Denmark to Introduce World’s First Carbon Tax on Livestock

Denmark is set to pioneer a groundbreaking measure by introducing the world’s first carbon tax on livestock, targeting methane emissions from cattle and pigs. Starting in 2030, methane emissions will be taxed at 300 kroner ($43) per tonne of CO2 equivalent, rising to 750 kroner by 2035. This move is part of Denmark’s ambitious goal to achieve carbon neutrality by 2045.

The agreement, reached between the government, opposition parties, and stakeholders including livestock farmers and trade unions, awaits parliamentary approval later this year. While environmental groups like Greenpeace Nordic see this as a significant step forward, they advocate for higher and earlier implementation of the tax.

Critics, including the Danish Association for Sustainable Agriculture, view the tax as detrimental to the agricultural sector, predicting potential job losses and expressing concerns over food security. Despite a 60 percent tax deduction aimed at mitigating impacts on farmers, projections suggest up to 2,000 jobs could be lost in the sector by 2035.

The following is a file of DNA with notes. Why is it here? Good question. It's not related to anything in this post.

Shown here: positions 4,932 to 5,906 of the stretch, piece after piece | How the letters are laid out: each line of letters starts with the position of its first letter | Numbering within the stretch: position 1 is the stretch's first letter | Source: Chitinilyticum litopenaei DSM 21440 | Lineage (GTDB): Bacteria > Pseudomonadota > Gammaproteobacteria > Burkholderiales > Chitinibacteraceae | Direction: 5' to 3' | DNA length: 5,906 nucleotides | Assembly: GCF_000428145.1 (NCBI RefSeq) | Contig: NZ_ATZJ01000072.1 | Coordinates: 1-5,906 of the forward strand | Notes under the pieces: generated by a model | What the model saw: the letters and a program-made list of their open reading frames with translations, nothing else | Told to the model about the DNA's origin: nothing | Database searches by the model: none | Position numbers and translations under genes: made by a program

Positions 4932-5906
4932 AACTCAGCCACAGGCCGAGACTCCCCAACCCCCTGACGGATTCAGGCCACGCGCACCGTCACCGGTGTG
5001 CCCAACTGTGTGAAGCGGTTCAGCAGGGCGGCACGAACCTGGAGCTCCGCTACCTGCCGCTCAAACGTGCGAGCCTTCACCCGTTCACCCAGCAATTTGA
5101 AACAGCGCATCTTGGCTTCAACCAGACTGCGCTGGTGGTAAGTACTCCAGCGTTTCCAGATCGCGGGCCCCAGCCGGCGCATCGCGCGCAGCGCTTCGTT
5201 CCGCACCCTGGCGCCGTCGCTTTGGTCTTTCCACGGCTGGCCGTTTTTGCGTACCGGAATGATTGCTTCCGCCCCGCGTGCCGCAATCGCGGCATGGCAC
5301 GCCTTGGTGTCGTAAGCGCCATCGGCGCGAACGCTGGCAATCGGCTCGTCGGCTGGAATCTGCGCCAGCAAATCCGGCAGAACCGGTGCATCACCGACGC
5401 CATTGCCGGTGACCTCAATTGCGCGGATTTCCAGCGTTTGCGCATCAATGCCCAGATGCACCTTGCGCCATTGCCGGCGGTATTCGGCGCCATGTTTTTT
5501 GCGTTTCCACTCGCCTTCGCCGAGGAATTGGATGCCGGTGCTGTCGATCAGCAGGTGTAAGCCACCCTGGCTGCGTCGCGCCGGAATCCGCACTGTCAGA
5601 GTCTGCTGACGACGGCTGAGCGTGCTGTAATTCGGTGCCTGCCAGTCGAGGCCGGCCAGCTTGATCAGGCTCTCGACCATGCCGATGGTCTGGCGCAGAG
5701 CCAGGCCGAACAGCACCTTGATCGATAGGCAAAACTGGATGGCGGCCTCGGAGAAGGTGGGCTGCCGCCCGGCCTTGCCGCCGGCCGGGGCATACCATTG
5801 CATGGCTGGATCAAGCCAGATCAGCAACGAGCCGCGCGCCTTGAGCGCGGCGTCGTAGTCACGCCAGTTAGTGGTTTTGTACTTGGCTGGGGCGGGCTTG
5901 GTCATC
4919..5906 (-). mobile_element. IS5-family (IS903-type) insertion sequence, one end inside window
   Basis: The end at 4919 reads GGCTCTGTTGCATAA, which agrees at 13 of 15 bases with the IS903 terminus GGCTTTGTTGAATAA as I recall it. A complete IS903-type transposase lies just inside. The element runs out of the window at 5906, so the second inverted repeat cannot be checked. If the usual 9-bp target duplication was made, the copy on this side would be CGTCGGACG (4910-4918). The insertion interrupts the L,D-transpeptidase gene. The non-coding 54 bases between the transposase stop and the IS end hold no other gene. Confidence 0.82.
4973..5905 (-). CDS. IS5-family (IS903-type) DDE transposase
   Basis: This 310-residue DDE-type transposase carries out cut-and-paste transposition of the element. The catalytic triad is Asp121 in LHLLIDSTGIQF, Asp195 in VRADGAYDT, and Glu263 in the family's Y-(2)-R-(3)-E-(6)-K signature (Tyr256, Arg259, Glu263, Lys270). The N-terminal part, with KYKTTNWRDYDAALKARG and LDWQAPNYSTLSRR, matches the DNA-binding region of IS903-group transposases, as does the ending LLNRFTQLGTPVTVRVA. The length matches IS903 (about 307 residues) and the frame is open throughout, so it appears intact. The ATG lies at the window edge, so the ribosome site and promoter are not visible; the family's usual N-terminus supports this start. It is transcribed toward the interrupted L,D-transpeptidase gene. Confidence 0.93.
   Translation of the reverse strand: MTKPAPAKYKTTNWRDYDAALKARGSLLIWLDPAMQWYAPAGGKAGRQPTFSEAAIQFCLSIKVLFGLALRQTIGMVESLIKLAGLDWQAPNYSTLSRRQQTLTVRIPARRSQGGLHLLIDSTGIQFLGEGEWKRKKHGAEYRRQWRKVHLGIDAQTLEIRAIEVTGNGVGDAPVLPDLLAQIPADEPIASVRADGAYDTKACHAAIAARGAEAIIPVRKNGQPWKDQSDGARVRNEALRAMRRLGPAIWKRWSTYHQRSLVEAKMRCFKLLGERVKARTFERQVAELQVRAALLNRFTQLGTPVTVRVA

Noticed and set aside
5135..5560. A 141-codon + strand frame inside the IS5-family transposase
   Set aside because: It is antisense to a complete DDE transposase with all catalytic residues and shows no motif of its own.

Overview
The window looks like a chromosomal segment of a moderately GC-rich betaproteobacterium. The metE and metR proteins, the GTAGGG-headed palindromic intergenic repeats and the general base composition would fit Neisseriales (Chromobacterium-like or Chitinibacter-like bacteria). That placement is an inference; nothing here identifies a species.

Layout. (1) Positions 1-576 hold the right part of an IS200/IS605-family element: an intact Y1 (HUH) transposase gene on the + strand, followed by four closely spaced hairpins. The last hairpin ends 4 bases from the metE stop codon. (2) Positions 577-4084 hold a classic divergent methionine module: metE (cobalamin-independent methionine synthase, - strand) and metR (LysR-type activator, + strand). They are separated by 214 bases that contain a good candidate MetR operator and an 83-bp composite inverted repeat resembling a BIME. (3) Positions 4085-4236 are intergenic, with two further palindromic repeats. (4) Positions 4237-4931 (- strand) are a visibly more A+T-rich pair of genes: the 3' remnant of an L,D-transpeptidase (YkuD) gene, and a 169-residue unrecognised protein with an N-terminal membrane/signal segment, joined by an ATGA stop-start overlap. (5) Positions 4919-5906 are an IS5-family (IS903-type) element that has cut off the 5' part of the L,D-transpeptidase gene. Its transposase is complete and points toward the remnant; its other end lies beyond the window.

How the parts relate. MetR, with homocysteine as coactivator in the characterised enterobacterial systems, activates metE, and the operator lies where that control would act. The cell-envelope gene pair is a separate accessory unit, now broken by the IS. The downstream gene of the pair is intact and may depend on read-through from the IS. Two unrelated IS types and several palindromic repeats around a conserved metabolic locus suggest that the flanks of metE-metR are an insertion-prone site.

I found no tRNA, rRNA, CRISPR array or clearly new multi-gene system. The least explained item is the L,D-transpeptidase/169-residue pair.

Revenue from the carbon tax will be reinvested into the ecological transition of agriculture, including initiatives like fallowing 140,000 hectares of land to enhance carbon storage in soil. Denmark, known for its intensive meat production, faces a balancing act between environmental goals and agricultural sustainability, as it remains a major global exporter of pork.

The tax on livestock methane emissions marks a significant policy shift that could influence global agricultural practices in combating climate change, yet it also poses challenges for Denmark’s agricultural economy and food production landscape.